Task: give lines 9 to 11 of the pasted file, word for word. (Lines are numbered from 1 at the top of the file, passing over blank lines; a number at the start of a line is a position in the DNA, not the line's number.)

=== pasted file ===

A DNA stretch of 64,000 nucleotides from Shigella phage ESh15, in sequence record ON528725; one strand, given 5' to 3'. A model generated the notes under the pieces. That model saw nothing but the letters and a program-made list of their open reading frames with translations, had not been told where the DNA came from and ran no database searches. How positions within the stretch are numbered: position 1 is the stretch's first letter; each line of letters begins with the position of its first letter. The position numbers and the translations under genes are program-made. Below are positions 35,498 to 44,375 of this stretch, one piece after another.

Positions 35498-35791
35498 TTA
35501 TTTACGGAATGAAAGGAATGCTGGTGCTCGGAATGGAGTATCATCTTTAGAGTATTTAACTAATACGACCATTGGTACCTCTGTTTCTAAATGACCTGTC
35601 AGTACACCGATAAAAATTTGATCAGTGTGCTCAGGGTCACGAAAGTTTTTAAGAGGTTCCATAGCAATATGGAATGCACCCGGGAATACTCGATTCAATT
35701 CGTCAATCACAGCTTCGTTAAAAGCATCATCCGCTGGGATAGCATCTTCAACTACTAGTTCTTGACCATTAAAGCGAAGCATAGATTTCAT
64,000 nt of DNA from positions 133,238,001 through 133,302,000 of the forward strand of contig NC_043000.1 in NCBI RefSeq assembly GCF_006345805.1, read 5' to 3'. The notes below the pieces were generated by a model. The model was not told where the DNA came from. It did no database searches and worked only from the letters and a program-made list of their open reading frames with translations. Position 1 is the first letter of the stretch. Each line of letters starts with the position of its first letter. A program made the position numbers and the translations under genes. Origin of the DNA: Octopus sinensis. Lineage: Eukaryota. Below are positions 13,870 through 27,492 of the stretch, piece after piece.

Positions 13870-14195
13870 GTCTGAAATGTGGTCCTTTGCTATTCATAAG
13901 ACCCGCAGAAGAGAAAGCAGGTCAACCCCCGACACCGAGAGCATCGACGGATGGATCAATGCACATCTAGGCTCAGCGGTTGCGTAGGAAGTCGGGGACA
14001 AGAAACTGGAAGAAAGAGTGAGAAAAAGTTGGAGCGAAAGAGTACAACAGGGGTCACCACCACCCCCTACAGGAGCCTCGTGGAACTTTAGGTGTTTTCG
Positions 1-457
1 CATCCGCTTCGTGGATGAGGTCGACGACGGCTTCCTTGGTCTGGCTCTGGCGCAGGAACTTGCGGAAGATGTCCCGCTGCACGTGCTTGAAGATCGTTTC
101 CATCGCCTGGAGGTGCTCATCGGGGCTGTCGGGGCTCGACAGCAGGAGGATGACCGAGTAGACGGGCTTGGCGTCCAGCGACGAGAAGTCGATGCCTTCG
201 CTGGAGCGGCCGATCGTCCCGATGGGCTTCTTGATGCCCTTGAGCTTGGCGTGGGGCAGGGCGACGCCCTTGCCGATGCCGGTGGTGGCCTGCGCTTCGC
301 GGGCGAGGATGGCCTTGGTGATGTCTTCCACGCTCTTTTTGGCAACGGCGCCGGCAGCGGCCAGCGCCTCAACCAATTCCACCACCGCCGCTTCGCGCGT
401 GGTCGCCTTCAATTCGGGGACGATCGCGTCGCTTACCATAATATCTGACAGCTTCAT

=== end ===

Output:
13870 GTCTGAAATGTGGTCCTTTGCTATTCATAAG
13901 ACCCGCAGAAGAGAAAGCAGGTCAACCCCCGACACCGAGAGCATCGACGGATGGATCAATGCACATCTAGGCTCAGCGGTTGCGTAGGAAGTCGGGGACA
14001 AGAAACTGGAAGAAAGAGTGAGAAAAAGTTGGAGCGAAAGAGTACAACAGGGGTCACCACCACCCCCTACAGGAGCCTCGTGGAACTTTAGGTGTTTTCG